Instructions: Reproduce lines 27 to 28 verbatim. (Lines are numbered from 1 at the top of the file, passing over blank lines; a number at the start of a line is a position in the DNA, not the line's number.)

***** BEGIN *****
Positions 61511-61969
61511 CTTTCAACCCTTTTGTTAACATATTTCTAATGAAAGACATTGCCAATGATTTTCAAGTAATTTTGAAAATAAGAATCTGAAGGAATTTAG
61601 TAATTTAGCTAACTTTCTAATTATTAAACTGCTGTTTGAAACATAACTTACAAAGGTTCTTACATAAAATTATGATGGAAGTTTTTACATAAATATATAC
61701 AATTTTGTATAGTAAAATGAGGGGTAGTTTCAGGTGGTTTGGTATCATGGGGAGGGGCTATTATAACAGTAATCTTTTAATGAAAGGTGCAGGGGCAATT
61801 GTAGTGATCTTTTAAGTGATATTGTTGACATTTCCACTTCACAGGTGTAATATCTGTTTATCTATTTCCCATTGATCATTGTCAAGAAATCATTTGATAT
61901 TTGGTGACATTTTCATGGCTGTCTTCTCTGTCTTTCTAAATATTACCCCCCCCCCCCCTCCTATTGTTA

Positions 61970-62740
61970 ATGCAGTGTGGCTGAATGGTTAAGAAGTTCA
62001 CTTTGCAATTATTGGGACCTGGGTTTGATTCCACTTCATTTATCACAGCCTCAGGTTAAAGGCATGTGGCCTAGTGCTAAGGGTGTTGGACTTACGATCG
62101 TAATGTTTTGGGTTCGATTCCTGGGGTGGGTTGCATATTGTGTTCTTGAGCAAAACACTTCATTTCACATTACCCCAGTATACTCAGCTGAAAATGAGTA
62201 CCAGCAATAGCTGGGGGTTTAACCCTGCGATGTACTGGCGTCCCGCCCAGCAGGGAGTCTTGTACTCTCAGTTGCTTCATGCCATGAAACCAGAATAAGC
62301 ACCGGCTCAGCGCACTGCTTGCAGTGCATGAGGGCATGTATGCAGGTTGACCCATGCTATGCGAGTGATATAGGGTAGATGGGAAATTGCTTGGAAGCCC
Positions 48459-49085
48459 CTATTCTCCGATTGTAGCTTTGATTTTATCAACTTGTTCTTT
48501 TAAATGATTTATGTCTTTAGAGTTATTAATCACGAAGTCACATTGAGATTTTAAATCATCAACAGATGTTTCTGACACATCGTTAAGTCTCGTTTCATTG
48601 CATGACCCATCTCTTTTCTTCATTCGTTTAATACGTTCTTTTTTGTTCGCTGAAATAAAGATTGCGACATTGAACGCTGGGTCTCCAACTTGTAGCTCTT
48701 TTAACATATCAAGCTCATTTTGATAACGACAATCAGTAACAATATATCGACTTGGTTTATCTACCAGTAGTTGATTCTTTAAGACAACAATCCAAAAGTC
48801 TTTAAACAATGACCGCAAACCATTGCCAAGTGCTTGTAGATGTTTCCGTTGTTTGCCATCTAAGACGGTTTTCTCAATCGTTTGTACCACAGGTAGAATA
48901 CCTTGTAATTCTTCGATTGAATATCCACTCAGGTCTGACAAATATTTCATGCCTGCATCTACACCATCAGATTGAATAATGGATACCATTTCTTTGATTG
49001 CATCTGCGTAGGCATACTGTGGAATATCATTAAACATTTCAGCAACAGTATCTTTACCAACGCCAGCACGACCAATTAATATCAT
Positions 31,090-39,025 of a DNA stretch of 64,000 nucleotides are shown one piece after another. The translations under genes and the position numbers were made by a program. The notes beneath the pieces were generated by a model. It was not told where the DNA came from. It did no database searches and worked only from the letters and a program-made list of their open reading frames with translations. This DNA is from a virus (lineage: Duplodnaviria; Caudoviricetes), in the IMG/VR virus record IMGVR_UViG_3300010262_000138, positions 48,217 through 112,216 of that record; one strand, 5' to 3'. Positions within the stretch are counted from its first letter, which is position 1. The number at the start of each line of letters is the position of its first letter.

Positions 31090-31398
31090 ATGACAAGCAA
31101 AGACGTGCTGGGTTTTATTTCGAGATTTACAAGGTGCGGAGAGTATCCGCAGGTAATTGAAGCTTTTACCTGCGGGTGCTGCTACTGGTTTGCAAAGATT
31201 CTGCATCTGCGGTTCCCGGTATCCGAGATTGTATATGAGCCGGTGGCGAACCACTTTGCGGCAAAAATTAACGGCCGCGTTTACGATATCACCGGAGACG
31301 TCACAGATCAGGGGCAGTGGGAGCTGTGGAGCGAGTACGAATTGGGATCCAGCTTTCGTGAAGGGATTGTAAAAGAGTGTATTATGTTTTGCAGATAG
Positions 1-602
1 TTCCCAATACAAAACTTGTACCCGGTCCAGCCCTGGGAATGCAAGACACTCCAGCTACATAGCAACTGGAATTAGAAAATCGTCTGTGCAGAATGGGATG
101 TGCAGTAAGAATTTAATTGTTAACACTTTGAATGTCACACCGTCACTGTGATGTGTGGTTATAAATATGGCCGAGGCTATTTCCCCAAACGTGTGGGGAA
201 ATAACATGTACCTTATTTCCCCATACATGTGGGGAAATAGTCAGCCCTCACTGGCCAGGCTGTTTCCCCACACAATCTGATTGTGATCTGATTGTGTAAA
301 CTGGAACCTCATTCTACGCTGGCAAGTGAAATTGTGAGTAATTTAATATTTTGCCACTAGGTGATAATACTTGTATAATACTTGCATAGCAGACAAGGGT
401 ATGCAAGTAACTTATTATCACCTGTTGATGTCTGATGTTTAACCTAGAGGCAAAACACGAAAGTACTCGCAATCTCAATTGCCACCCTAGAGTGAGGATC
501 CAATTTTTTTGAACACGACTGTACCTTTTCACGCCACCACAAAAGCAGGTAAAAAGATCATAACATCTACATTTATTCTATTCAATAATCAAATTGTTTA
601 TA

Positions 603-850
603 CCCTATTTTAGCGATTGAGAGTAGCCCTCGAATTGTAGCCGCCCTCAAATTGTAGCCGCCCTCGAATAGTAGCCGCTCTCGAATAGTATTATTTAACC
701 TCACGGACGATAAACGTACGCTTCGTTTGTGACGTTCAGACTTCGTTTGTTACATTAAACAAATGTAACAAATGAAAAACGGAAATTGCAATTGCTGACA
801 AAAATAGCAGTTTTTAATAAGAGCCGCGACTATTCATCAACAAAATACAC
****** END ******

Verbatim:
Positions 1-602
1 TTCCCAATACAAAACTTGTACCCGGTCCAGCCCTGGGAATGCAAGACACTCCAGCTACATAGCAACTGGAATTAGAAAATCGTCTGTGCAGAATGGGATG